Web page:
There's just things I like to do and things that I don't — life really is as simple as that …
It’s been over 14 years since I last purchased a bottle of shampoo.
No, this isn’t a story of recovery, or anything like that; I didn’t turn tricks for a few ounces of soap. I just found that being scammed by corporations isn’t for me.
In 2002, when I had just turned 20 years old, I got locked up for being a dumbass. Though the inside of an American jail is still far better than some of the other areas of the ‘free’ world, you’re still never really afforded basic necessities. Things like ‘cleaners’ and ‘beauty products’ aren’t in a prisoner’s lexicon very often. It’s also real easy to stop caring about something as superficial as an outward appearance when everything you're fighting for is just to be human again.
After my release, I had that new cliché perspective on life. Mostly, I had the revelation to never act like the shithead I once was; but also that there isn't any reason for us to do a lot of the things we do, and the days will continue on with or without many (if not all) of the luxuries we’re afforded — shampoo being one of them.
Before the 1930s, getting clean meant you took a shower or bath once every week or so (if you were lucky) and bar soap reigned supreme (also, if you were lucky). Things like fashion, appearances and the basis of self-worth revolving around looks began to take hold as advertising became a massive industry and the middle class had expendable income to burn.
By the mid-20th century, showering and hygiene was an absolute must, each day, for your whole life, without fail. To not do so was anti-social and against norms. Marketing of products — and the country’s sacrifices to the capitalism gods — only made humanity’s internal sensibilities worse. “Do it this way or you don’t belong,” became a national mantra.
People in this country, according to Procter & Gamble, now shampoo their hair 4 or 5 times a week on average, almost twice as many times as people in Italy and Spain. That’s about 2 to 4 bottles a month, at $5 a pop (buying the cheap shit), for close to 70 years (give or take). It’s not going to set you on the streets to buy hair products, but over a lifetime, that’s close to $20k. All that money to buy something that claims to clean, condition and maintain a healthy head of hair — a job your scalp already does through thousands of years of evolutionary trial and error.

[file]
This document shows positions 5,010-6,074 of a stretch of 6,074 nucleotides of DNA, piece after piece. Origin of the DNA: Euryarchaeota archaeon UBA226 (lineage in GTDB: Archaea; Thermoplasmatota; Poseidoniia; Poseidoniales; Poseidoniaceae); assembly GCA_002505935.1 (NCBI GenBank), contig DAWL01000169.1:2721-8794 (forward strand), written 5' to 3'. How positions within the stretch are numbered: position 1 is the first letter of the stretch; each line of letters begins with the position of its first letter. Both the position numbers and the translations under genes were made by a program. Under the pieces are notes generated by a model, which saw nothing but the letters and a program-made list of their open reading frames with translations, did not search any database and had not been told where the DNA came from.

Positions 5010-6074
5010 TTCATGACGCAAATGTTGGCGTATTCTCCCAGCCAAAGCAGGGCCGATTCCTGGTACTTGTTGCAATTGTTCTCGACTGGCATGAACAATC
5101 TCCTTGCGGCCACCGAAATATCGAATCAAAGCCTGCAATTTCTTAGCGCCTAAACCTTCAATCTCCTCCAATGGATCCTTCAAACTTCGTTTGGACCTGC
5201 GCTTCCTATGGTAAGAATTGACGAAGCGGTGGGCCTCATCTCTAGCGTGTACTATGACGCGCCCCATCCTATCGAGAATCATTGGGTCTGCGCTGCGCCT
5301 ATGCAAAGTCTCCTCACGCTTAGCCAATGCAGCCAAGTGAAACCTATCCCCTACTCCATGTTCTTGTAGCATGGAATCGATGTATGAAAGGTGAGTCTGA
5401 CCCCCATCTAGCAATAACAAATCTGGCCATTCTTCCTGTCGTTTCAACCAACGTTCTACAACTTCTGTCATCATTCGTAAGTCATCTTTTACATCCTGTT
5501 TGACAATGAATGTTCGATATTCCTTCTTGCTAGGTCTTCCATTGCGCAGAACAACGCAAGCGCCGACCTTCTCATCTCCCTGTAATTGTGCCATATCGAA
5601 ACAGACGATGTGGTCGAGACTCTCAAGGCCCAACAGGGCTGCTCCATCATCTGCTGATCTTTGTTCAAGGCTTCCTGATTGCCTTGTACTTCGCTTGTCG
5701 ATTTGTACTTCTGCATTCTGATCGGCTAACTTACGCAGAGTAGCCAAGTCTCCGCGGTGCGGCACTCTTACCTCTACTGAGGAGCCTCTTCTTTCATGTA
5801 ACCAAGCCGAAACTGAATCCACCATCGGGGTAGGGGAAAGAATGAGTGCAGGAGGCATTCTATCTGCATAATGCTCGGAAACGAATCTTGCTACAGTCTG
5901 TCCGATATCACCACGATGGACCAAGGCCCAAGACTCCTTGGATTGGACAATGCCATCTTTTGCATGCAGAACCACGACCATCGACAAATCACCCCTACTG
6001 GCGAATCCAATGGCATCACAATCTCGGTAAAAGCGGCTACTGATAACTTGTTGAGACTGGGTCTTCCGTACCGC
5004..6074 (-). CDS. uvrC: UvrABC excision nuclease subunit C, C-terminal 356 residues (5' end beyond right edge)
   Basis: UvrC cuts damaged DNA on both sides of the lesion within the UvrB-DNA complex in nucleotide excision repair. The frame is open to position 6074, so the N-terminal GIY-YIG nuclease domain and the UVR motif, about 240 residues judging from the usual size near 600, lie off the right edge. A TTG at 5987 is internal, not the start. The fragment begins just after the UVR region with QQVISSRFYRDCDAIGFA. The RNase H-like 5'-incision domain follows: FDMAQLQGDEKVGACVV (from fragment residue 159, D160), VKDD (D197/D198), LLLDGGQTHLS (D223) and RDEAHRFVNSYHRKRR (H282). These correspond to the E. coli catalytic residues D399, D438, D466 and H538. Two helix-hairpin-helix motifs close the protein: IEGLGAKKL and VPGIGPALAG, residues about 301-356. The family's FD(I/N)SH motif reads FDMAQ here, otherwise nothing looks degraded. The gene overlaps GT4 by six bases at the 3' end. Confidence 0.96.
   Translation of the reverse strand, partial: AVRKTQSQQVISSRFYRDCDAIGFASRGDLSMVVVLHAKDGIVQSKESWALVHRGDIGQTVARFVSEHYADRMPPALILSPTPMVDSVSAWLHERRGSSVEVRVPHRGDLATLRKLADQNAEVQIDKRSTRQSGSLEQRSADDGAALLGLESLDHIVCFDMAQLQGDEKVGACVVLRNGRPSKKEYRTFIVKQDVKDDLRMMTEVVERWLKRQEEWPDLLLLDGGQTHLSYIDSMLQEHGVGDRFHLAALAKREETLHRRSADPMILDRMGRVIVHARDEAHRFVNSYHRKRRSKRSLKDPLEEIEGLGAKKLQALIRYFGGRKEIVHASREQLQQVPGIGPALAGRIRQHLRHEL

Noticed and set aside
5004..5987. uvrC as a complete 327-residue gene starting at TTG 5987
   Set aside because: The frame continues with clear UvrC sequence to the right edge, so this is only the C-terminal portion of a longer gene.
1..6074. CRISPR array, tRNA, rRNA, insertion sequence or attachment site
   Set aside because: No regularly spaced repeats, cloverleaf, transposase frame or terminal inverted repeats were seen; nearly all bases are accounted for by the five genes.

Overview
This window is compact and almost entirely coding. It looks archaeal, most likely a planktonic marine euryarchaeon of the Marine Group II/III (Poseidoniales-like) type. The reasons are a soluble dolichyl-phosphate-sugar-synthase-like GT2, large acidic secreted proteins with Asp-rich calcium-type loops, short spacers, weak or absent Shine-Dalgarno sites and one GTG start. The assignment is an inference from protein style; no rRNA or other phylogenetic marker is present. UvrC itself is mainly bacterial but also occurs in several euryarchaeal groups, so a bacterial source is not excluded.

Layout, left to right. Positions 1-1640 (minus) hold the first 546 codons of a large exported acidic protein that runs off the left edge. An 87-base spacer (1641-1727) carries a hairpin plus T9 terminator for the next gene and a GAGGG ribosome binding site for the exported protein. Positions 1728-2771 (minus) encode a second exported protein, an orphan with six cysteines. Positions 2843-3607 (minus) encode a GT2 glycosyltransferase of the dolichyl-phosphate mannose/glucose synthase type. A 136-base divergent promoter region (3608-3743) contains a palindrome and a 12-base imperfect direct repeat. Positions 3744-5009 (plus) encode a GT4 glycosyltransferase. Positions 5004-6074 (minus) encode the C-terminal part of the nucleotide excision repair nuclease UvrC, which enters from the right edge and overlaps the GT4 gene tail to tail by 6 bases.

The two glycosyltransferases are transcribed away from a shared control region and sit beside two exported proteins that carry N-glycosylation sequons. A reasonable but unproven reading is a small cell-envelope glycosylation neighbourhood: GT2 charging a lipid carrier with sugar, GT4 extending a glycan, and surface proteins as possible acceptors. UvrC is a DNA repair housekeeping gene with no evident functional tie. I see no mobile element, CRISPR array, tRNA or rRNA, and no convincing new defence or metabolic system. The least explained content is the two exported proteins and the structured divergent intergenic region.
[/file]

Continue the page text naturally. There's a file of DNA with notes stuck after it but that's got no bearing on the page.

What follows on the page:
This all still seems crazy to me, to fall into a company’s lap like that.
But when I stopped using shampoo — and for the most part quit using conditioner, too — it wasn’t because I had heard of the ‘no poo movement’ on the Internet (this thing didn’t even exist back then, and the Internet was a barren wasteland of IRC chat rooms and dial-up headaches). I did it because after the months I had spent behind bars, I noticed that my head no longer itched, I could comb it and style it any way I wanted to, and it just looked and felt like I’d figured it all out.
It takes a few to six weeks of not shampooing to really see the benefits of not buying into the marketing bullshit. There’s a transitional period where you’ll seem greasier and dirtier, but it’s not so bad, you’re just building back up what once was. This was all completely normal and natural before the '30s. At the threat of sounding like a completely neurotic tree-hugger: we shouldn’t be so quick to shit on nature's processes as much as we do.
In all fairness, there isn’t a ton of research out about what does and doesn’t work for everyone, at least nothing that’s searchable online with credibility. There are plenty of personal stories, pseudo-scientific ‘studies’ and product companies manipulating its consumers into nixing the hype, but the reality of it all is that each person is different. We know this. For some it might work, for others, it won’t. That’s life.
Companies are willing to do and say anything to get your money. Maybe there's truth to some of it, somewhere, but the sky isn't going to fall if you search for cheaper and easier ways of doing things. It's not inhuman to not follow along.
If you can’t quit, give these a shot.
- Baking Soda Shampoo / Vinegar Conditioner
- Dry Baby Powder
- Coconut Oil
- Leftover Beer